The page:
MSU School of Journalism Bias Busters series: What We Learned by Asking 1,000 Questions

MSU students compare their reactions to 100 Questions and Answers about Americans
Katie Simpson, a Michigan State University (MSU) student from St. Johns, Michigan, and Joseph Choi, an MSU freshman from South Korea, compare their reactions to 100 Questions and Answers about Americans. (Photo by Joe Grimm)

A person can learn a lot from just one question.

Imagine what 1,000 questions can teach.

Students in a Michigan State University journalism class called Bias Busters have now asked—and answered—1,000 questions. These have become 10 guides in a series designed to increase cultural competence.

Titles include 100 Questions About Hispanics and Latinos and 100 Questions About East Asian Cultures. Other guides have been about American Jews, gender identity, veterans and Americans.

The students begin by interviewing members of the group they are writing about. For most guides, the students ask people what they wish others knew about them, or what biases they encounter. The classes come back with plenty of questions and then narrow them down to the 100 best. They are looking for the basic, everyday questions that people wonder about. Often, people are afraid to ask questions because they don’t want to seem ignorant or insensitive.

So, the students compile the questions and then turn to research and experts for answers. Guests have come to the class. Students have visited a mosque, a synagogue and the Chaldean Cultural Center. They have had long interviews with veterans, transgender people and police. Once written, members of the community both locally and nationally check the guides for accuracy. They are then published in print and online editions. Guides have included videos, audio, charts, maps and motion graphics.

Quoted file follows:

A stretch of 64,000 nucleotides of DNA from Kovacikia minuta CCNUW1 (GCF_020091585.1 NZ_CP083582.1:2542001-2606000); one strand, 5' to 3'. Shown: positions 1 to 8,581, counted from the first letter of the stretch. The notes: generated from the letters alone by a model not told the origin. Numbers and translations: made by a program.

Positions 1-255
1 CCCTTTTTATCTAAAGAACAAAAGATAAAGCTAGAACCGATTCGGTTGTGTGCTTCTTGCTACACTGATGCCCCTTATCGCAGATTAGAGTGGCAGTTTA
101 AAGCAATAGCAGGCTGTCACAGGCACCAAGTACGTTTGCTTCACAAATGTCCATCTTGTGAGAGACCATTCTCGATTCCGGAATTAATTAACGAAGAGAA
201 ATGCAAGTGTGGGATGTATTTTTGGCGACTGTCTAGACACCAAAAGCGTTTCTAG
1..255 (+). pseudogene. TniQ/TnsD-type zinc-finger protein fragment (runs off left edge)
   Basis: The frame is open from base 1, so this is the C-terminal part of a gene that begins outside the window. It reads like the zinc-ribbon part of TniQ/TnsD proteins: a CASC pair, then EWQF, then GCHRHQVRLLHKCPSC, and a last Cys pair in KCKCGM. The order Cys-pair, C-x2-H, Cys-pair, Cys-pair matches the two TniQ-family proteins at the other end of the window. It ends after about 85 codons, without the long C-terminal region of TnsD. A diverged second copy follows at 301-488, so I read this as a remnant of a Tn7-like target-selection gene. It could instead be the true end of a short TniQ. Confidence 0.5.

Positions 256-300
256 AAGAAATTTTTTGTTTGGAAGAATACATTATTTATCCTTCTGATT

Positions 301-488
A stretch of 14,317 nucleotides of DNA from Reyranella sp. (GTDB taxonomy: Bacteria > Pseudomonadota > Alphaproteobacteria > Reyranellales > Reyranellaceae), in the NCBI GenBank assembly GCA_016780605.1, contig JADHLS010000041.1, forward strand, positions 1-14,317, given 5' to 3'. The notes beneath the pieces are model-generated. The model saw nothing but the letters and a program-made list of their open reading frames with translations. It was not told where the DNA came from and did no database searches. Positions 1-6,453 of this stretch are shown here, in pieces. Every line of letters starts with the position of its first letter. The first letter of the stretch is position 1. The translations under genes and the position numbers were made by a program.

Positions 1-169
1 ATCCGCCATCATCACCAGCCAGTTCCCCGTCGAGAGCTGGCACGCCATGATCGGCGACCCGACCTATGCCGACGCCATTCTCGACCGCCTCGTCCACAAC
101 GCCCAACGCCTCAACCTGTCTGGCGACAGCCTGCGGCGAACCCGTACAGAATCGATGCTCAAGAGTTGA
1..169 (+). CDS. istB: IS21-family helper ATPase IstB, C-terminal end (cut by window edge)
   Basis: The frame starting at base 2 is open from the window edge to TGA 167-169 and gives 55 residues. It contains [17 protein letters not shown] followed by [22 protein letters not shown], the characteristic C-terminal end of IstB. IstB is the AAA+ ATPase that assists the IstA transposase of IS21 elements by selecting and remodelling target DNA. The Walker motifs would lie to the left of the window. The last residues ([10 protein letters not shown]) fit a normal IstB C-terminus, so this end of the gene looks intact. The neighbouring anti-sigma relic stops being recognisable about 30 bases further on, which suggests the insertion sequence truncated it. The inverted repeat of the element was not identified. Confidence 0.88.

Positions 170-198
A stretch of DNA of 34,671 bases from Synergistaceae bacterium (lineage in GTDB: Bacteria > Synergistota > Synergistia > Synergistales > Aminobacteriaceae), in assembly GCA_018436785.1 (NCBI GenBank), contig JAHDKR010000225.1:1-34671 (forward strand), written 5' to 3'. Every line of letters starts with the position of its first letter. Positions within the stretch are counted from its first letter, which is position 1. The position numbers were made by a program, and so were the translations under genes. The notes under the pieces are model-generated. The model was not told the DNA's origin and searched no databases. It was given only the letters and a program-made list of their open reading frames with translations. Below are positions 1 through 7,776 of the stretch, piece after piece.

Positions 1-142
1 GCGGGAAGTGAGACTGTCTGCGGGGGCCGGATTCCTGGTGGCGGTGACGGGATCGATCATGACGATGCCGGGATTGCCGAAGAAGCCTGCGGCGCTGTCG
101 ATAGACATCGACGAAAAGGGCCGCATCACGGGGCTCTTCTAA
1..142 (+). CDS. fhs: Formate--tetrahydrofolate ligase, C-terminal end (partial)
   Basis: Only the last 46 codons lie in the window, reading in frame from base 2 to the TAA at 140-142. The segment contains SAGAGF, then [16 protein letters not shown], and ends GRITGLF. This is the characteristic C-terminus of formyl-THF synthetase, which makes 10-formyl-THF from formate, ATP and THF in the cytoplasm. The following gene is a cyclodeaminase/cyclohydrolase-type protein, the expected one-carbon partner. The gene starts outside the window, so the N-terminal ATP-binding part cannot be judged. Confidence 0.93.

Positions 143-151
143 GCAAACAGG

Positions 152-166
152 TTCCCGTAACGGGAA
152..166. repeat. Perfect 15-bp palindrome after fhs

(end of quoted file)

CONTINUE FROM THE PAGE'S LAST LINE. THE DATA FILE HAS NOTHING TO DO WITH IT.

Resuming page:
We hope that, with biases dispelled and knowledge gaps filled, readers will feel more confident learning more on their own.

Some questions surprised us.

Muslim Americans said they felt a barrier when people mispronounced Muslim. We wrote an explanation explaining that and included an audio file so readers could listen. We also used a recording to explain the Black National Anthem. African American sources said they hear so many questions about their hair that we made a video about that. The guides on immigrants and veterans link to videos of personal stories.

What we learned by seeking answers to 1,000 questions

For all the differences that we and others focus on, people are largely alike. All people want are respect, freedom and a better life for their children. They want to be safe, clean and healthy. They want fulfilling jobs and loving families. They want to be understood and to be allowed to live as they authentically are.

The more we talk to people who seem different from ourselves, the more it is clear that our similarities outnumber our differences.

Care to read more?

You can find the Bias Busters series at our own Front Edge Publishing Bookstore under the icon for Michigan State University books. You can also learn more about the series on the Amazon bookstore author page for the MSU program. Ten of the 12 guides in these lists have been published by MSU students. New guides planned for are about police officers, sexual orientation, Chaldean Americans, a double guide about Millennials and Gen X, and human trafficking.)

MSU School of Journalism students edit 100 Questions and Answers About African Americans
Michigan State University students Rachel Linneman (left), Paige Boyd and Rashad Timmons edit 100 Questions and Answers About African Americans. (Photo by Joe Grimm)

About Joe Grimm

Joe Grimm is Editor-In-Residence and Professor at MSU School of Journalism. Along with students in his Bias Busters classes, he developed the popular series of 100 Questions & Answers guides to cultural competence.

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